What Happens During Army AIT?

U.S. Army Advanced Individual Training, or AIT, takes place after the successful completion of Basic Combat Training and is effectively vocational training for the soldiers in their assigned military occupational specialties, or MOSs. Soldiers can expect a combination of learning in a classroom environment and hands-on training in the field.

Some military occupational specialties, particularly the military police or those that are heavily focused on battlefield roles such as infantry, may have their AIT training combined with basic training and conducted on the same site with the same drill instructors. These forms of AIT are referred to as One Station Unit Training and are likely to have living conditions and a daily structured regimen that are similar to those of basic training. Soldiers that move on to AIT at a separate duty station can expect living conditions with more privacy and liberty than they had at basic training.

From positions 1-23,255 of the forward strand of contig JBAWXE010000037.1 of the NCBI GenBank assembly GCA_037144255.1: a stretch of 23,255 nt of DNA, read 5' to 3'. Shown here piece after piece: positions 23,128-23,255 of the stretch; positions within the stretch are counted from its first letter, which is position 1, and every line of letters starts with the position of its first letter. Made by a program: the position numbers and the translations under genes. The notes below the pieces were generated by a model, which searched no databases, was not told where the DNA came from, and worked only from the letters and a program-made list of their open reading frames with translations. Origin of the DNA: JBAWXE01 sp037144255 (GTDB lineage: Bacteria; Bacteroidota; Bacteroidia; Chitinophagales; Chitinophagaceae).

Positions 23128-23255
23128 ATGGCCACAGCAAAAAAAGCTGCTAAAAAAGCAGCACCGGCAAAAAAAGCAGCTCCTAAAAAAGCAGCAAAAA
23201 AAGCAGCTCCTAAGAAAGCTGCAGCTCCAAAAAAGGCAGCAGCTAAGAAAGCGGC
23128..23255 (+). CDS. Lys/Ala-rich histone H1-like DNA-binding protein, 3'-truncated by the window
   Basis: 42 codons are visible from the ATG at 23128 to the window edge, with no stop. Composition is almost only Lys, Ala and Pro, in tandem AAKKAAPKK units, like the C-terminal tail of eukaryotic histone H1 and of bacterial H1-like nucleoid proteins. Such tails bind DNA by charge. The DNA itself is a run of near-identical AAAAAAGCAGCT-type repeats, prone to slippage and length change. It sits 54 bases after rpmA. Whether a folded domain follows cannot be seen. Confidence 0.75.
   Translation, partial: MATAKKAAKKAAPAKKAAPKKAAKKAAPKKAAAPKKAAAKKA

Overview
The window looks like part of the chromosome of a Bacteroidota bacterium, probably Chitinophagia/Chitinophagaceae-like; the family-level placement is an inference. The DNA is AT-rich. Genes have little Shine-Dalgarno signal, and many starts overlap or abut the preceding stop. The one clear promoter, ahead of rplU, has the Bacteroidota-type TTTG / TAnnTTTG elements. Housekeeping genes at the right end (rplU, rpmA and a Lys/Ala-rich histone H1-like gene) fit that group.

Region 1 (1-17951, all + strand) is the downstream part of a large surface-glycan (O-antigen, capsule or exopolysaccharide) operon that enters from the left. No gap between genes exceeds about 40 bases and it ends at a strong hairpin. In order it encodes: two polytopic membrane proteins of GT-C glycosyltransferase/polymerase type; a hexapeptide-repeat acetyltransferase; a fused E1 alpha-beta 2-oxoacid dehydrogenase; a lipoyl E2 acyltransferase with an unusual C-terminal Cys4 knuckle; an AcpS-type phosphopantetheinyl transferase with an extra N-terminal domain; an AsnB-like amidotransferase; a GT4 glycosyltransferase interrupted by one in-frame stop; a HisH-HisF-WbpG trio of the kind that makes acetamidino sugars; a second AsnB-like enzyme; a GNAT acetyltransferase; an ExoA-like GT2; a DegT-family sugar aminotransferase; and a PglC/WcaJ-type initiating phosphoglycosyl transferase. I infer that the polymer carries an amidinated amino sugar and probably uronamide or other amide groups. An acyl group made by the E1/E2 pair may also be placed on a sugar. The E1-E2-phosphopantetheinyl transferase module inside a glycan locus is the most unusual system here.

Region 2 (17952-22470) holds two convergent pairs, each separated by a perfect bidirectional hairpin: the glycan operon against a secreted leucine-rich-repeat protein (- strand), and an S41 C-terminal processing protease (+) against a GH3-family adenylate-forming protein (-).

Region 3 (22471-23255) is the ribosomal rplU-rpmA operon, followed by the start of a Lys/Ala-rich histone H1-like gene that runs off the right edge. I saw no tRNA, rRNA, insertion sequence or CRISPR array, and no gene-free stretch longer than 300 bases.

Depending on the complexity of the MOS, AIT can last from three weeks to nearly two years. The "phase" program from basic training is continued with soldiers beginning in Phase IV and gradually earning their way into Phase V. Phase V includes a number of liberties and privileges such as off-base and overnight passes, varying by duty location.